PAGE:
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Tallahassee Florida Legal Blog

When financial struggles lead to foreclosure worries

It appears that financial struggles remain common among Americans lately.

A recent survey looked at consumer financial health here in the United States. According to the survey, around 55 percent of U.S. households are doing alright in some financial areas, but struggling in others. Meanwhile, struggling with almost all financial areas is something that is the case for around 17 percent of American households.

How common is falling behind on credit card payments in Florida?

Missing minimum payments on credit cards can expose a person to many consequences. For example, it can subject a person to financial penalties and do damage to his or her credit score.

It appears that, lately, falling behind on such payments has been more common here in Florida than in most other states.

New animal cruelty law goes into effect on October 1

On October 1, 2018, a new law goes into effect changing the penalties for cruelty to animals.  Section 828.12 (6) of Florida Statutes states that a person convicted of animal cruelty laws can result in the court ordering to stop them from having custody and control over any animal, even for short periods of time.

Felony convictions and the right to vote in Florida

Being convicted of a felony can deeply change a person’s life. This is especially the case here in Florida. In the state, certain civil rights are lost if a person receives such a conviction. For example, a felony conviction triggers an automatic and permanent loss of the right to vote. There are only two other states in the whole country where this is the case.

Now, there is a route available for individuals convicted of felonies to get their right to vote restored in Florida. They could petition for a restoration of their civil rights. However, this process has its challenges. For one, a person may have to wait awhile to be eligible to petition. Under current state policy, such a petition cannot be made until five years have passed since a person’s felony sentence was completed.

Helping kids pay for college: A foreclosure risk?

College tuition costs are very high these days. So, helping children pay for college can be a major financial endeavor for families. Recent research indicates that among the things the financial stress from this endeavor could expose families to is an increased foreclosure risk.

The study looked at data regarding the Great Recession. It used this data to compare college attendance trends and foreclosure trends in more than 300 broad metro areas in the U.S. for the period running from 2006 to 2011.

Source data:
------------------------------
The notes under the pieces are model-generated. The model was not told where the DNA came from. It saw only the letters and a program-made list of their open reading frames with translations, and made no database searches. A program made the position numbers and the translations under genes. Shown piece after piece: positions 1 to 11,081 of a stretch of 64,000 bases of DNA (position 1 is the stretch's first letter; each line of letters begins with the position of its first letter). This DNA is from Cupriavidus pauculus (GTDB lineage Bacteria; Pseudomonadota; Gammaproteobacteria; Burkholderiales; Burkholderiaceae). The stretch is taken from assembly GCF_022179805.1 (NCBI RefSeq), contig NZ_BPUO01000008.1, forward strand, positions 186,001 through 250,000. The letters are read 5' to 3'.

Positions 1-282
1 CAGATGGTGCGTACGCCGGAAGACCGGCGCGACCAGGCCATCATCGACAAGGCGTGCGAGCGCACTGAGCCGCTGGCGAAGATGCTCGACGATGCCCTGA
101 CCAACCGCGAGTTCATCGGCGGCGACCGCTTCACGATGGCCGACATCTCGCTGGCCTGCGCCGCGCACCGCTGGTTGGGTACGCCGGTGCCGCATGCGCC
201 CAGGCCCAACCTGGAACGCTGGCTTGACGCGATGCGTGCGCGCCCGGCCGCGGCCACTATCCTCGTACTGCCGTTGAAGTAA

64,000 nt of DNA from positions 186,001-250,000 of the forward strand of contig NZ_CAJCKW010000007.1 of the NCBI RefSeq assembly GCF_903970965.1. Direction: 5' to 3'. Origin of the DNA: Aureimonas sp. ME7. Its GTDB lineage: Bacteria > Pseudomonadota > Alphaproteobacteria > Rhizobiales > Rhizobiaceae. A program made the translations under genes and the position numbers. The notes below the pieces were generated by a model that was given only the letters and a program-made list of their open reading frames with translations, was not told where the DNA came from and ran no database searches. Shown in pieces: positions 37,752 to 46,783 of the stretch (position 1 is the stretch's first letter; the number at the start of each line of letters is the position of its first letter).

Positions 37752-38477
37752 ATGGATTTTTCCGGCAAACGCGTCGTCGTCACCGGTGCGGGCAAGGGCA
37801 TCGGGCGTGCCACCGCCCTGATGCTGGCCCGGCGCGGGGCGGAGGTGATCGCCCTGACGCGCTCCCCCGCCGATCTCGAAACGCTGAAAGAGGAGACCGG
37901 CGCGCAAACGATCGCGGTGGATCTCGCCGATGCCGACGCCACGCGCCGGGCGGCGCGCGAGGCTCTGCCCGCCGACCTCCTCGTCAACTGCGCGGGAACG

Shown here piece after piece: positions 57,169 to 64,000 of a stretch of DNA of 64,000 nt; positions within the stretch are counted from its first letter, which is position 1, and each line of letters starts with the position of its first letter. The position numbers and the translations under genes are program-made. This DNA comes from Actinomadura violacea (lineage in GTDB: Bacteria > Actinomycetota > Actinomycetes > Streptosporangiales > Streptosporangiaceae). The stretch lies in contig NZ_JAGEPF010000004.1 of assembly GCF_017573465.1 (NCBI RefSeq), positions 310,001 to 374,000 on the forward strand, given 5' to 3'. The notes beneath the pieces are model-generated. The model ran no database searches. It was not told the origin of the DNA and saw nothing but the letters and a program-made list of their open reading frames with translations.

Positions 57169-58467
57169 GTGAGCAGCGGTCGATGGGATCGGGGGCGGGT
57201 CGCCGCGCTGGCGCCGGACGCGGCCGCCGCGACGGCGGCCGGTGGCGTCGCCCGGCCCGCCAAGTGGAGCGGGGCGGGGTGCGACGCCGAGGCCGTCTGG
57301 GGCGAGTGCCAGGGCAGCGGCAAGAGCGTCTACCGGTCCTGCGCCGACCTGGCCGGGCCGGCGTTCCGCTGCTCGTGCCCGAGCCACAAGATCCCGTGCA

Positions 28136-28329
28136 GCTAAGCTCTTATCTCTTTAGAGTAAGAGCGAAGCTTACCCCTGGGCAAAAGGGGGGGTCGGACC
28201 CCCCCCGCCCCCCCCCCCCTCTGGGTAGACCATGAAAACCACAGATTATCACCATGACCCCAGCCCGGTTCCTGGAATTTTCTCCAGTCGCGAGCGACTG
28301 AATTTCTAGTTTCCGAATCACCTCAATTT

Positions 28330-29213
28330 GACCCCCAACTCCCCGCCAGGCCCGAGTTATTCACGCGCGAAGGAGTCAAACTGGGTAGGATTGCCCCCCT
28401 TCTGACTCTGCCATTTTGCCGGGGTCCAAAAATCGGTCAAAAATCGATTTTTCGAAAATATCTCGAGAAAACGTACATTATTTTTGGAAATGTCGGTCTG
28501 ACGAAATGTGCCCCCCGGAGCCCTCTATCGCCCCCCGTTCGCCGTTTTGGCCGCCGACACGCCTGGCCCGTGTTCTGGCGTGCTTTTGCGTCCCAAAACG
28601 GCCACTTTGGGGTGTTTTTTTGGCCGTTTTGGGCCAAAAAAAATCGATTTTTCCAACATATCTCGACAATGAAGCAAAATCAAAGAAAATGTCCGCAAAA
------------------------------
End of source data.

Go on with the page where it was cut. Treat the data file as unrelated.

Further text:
Thinking about the future important for unmarried homebuyers

It appears that it is becoming much more common to not wait to get married to buy a home.

It is estimated that, in 1985, around three out of every four first-time homebuyers were married. In contrast, these days, less than three out of every five new homeowners are.

Millennials and medical debt

Medical debt is a common source of financial struggles for Americans. This may especially be the case for younger Americans, according to a recent study.

Among the data the report looked at was data from the anonymized credit records of millions of Americans. The study looked at how common it was to have past-due medical bills on a credit report. The study found that around one-sixth of Americans had such marks on their credit reports.

The use of digital evidence in a criminal case

Evidence in a criminal trial includes all potentially relevant information from both sides of the case. Prosecutors and defense attorneys gather evidence to corroborate their arguments and have a growing number of sources from which to draw.

Digital sources in particular have grown in popularity, bringing with them added complications to the evidence-gathering process. Not only is digital evidence useful in alleged electronic crimes like identity theft and phishing, but it’s also relevant to establishing a case for other alleged crimes committed offline.

Is burglary a felony in Florida?

Here in Florida, going into in a vehicle, building or home without authorization with the intent to commit a crime is burglary. The state's definition of burglary also covers certain instances of remaining on such premises with the intent to commit a crime. Under state law, burglary is a felony offense.

However, burglary crimes vary in how severe of felonies they are. This is because, in Florida, there are three felony degrees burglary crimes can fall under: third, second and first.

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